If you find yourself wandering in the Rocky Mountains, in a shady clearing made by old burns, at elevations between 7,000 and 10,000 feet, you just may stumble upon a very special plant. You might think it resembles celery or parsley at first, and if you’re familiar with botany you may even mistake it as wild poison hemlock – but if you’re lucky, you’ll find yourself in the presence of osha!
It’s unlikely that you’ll be in such a scenario on accident, but many wild crafters have spent a lot of time learning about the best way to forage for this revered and sought-after plant. Lingusticum porteri is the scientific name, but osha has gone by quite a few different names, such as chuchupate, bear root, deer eye, loveroot, mountain ginseng, wild parsley, empress of the dark forest, and numerous others based on the region.
There’s a reason that this plant’s large, brown and slightly hairy roots are sought after – many traditional and holistic health communities consider osha to be a plant medicine panacea! More specifically, it is thought to be a useful agent, which may be helpful in battling respiratory conditions. It is also used in aiding digestive disorders as it can support the gastrointestinal tract and expel toxins, phlegm and gasses from the body. It may aid menstrual cramps, nausea and toothaches, and has been used topically for minor injuries to prevent infection. Osha is even sometimes burned in a medicinal context, as the smoke is considered to clear the sinuses.
Native American people such as the Apache, Hopi, Navajo and Lakota tribes, as well as Hispanic cultures, are credited with first using osha not only for medical remedies but also for plant smudging, therapeutic purposes and as a food source. However, legend of the Navajo tribe has it that humans first learned how to use osha with the help of brown bears (hence the name “bear root” – osha is the Native American word for bear). It is one of the first things that bears seek out to dig up and munch after hibernation, likely to stimulate their sluggish digestion. Bears have also been observed to chew the roots up into a paste, drop it on the ground and roll in it to coat their fur, possibly to protect themselves from parasites and infections. Plants such as osha that have their origins as bear medicine are highly respected and considered to be strong, protective, nurturing, and healing.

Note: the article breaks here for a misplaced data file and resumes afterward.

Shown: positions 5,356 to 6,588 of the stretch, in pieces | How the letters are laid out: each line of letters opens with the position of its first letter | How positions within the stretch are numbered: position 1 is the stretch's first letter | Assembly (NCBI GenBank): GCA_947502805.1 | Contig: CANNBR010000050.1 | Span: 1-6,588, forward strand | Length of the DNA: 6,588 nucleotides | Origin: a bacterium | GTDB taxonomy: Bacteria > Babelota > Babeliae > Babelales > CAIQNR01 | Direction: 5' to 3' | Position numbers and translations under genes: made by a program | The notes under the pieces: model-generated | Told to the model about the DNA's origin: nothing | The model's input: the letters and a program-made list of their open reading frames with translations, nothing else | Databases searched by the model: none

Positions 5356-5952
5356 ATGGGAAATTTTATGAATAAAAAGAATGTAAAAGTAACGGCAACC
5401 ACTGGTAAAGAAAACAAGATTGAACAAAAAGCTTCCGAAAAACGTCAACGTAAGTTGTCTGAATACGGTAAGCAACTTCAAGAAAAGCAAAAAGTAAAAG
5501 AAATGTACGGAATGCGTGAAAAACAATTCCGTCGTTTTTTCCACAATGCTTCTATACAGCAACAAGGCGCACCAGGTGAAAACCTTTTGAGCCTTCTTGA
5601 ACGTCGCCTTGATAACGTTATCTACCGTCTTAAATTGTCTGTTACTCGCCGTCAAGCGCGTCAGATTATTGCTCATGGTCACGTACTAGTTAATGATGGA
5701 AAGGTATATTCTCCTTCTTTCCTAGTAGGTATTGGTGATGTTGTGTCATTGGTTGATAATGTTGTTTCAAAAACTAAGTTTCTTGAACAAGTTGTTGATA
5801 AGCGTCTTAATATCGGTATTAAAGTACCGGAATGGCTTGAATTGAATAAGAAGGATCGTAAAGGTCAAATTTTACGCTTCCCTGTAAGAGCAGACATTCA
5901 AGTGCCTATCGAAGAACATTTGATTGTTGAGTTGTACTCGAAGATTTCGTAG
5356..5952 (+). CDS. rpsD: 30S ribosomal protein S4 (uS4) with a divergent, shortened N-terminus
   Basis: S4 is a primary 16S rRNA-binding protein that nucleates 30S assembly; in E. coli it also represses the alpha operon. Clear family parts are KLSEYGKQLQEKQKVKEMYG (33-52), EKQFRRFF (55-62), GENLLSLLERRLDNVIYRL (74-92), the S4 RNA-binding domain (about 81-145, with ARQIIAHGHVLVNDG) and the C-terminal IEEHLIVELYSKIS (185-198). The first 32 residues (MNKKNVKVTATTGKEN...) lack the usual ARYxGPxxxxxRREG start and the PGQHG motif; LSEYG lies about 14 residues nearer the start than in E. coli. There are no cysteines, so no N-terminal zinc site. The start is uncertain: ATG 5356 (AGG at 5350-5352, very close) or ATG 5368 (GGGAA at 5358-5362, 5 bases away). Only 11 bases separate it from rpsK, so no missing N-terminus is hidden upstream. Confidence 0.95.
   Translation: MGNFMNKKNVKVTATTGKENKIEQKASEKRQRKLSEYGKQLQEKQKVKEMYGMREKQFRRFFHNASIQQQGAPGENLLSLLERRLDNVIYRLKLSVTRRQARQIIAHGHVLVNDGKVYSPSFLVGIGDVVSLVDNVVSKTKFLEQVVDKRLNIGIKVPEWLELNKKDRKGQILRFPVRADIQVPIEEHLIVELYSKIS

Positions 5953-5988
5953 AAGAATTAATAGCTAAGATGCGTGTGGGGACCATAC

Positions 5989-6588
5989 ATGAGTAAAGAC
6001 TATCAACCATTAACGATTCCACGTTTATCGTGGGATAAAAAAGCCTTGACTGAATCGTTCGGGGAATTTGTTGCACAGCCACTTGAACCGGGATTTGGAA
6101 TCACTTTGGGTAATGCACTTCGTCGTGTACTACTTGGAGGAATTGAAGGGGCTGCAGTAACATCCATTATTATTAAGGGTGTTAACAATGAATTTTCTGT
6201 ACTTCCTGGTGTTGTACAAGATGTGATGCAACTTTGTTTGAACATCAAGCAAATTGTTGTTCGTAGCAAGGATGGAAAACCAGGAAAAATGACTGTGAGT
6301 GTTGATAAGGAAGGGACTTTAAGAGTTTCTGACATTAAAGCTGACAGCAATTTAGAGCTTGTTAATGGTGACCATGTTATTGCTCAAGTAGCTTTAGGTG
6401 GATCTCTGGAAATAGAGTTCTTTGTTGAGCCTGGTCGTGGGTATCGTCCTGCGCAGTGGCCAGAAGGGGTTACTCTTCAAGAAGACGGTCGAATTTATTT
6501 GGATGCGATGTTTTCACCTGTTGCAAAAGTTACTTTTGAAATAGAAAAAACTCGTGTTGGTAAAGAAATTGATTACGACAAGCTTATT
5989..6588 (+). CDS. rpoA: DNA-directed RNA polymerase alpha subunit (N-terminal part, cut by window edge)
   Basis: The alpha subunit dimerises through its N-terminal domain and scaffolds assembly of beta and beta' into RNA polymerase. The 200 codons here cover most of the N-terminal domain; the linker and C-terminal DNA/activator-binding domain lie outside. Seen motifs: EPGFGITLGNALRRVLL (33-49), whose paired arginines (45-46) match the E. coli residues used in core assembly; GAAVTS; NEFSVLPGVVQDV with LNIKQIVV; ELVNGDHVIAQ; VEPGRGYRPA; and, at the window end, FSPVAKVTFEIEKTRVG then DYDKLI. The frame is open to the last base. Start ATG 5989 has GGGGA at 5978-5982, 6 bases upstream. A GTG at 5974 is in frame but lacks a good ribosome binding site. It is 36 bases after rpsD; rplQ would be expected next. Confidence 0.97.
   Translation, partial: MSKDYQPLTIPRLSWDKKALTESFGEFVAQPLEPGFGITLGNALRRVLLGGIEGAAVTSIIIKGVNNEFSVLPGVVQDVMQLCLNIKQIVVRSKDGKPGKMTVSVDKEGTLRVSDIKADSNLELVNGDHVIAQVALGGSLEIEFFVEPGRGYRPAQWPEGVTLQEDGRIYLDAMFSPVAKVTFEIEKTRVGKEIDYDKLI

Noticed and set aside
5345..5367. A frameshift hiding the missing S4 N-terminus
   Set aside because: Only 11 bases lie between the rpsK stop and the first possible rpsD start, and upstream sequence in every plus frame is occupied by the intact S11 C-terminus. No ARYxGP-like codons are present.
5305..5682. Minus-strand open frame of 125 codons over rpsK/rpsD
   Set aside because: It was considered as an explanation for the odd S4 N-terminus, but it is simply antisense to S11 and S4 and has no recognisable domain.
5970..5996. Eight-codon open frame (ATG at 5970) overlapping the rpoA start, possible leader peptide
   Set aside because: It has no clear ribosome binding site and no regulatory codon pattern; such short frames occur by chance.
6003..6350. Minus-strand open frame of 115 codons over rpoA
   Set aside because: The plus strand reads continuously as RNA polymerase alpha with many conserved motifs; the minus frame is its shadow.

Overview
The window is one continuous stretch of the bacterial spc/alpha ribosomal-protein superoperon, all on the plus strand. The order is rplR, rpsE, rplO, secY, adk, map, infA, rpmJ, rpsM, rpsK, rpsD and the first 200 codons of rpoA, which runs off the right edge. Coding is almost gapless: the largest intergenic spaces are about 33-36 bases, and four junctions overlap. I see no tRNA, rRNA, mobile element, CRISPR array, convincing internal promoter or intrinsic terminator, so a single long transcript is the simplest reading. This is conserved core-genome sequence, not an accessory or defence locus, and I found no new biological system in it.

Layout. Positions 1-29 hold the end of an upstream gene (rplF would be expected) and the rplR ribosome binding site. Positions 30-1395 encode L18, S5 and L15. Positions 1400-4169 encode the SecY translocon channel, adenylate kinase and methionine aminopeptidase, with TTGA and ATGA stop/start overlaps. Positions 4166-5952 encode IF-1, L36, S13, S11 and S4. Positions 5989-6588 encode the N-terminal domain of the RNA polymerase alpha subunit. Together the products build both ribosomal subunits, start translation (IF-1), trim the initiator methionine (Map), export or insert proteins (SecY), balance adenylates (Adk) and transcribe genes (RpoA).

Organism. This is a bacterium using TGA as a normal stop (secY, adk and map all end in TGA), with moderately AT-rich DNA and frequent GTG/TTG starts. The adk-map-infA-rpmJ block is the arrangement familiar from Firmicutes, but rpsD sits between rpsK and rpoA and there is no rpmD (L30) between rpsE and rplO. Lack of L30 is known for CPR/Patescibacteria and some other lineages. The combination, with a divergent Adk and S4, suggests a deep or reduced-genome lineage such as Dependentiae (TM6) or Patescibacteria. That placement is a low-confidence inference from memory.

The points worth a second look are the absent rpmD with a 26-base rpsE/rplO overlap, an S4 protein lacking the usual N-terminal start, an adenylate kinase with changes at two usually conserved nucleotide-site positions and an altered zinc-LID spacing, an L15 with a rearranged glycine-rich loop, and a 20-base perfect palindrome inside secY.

Beyond medicinal purposes, osha is considered to be a sacred plant that is used for ritualistically and symbolically by North American tribes. It is believed to be a plant guardian and is associated with good luck and protection. The roots are sometimes carried as a talisman by wayfaring native people to ward off rattlesnakes and witches’ spells. Natives have been known to grind it up and sprinkle it around their house to ward off snakes and scorpions. Ritualistically, it may be used to promote love and fidelity, and it is used for cleansing prior to ceremonies. Navajo singers even suck on the root during ceremony to strengthen the voice and help with hoarseness, as they may be singing for hours or days at a time.
If you have the privilege of interacting with this glorious plant, the taste brings quite a sensational experience of bitter-pungent cold that leaves the tongue tingling and a little bit numb. Even more notably, you’ll find its odor to be like nothing you’ve ever smelled before. This doesn’t come as much of a surprise as it comes from the same family as many other culinary herbs we use: dill, anise, celery, parsley and carrots. Its pungent, fragrant, floral smell is some conglomeration of celery, butterscotch and licorice. Some people love the smell – others, not so much. We always joke that there’s no mistaking when someone is pouring it or using it in a blend, and when we’re extracting it the whole lab blossoms with its distinct aroma and our clothes smell like it for days.
While there has been some success cultivating osha in such environments, the majority that is harvested is wild crafted. Unfortunately, due to its increase in popularity and difficulty in cultivation this beautiful plant is in danger of extinction. It is extremely difficult to farm, as the plant prefers high altitudes and its growth is slow-going and highly dependent on mycorrhizal fungi networks. On the bright side, the pique in interest has prompted more research on its medicinal uses as well as its cultivation. Specialists are working on germinating osha from seed and have accomplished successful propagation from vegetative crown cuttings. In the meantime, it’s very important to source osha from wild crafters that harvest it respectfully, responsibly, and sustainably so it can be used and loved by many generations to come!